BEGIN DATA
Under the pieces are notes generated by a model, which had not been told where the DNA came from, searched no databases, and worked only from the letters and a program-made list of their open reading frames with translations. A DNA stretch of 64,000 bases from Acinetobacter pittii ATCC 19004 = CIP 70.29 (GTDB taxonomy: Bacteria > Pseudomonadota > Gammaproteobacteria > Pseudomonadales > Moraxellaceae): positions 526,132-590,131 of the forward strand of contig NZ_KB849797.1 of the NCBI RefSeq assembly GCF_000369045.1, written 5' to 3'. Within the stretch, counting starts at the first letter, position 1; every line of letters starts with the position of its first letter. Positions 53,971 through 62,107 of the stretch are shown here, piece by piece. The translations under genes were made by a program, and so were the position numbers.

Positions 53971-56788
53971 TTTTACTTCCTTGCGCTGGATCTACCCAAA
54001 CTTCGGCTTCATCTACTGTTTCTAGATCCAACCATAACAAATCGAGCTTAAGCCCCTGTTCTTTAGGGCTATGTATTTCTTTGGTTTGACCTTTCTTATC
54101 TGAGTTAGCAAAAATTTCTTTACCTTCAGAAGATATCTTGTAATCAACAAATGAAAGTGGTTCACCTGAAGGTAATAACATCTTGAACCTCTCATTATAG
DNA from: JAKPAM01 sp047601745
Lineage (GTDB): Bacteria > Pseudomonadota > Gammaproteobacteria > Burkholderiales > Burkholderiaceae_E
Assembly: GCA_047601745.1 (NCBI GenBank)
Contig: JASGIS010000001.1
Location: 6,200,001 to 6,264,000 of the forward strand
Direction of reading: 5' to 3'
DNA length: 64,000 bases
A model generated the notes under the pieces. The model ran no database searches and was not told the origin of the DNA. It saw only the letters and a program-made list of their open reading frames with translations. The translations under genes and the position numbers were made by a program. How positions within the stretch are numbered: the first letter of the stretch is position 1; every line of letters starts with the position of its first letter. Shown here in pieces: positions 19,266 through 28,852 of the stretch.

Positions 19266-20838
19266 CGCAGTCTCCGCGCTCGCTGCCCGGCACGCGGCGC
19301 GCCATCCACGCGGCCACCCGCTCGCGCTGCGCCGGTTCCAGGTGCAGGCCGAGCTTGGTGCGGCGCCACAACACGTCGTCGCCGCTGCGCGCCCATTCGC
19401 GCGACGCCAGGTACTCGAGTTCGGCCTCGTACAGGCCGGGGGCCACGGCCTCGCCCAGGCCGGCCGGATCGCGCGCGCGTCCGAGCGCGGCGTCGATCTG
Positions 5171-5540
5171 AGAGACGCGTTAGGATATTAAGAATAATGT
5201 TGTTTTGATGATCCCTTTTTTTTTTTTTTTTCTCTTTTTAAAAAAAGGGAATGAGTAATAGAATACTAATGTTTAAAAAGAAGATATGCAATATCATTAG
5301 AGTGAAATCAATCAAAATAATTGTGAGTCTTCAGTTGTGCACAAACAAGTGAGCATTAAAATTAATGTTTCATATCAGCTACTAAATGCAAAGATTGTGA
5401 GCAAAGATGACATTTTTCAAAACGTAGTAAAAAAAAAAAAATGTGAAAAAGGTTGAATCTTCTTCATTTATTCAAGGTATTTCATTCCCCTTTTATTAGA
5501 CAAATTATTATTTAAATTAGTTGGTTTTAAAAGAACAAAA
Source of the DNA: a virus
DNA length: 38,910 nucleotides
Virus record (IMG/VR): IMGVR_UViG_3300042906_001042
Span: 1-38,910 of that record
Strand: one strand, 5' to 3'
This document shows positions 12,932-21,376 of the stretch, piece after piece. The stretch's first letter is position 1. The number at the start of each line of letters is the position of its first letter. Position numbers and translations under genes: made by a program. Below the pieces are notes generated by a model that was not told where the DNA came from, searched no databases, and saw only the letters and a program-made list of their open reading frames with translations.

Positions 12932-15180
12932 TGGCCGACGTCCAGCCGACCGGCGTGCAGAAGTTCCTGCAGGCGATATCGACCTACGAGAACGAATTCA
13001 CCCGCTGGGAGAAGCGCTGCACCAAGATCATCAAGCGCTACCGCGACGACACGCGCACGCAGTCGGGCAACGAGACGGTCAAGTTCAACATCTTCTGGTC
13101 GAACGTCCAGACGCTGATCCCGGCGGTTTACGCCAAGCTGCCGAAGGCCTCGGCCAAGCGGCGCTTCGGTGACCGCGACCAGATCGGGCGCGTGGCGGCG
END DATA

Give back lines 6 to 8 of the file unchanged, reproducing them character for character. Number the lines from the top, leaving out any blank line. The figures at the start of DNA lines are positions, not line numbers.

DNA from: JAKPAM01 sp047601745
Lineage (GTDB): Bacteria > Pseudomonadota > Gammaproteobacteria > Burkholderiales > Burkholderiaceae_E
Assembly: GCA_047601745.1 (NCBI GenBank)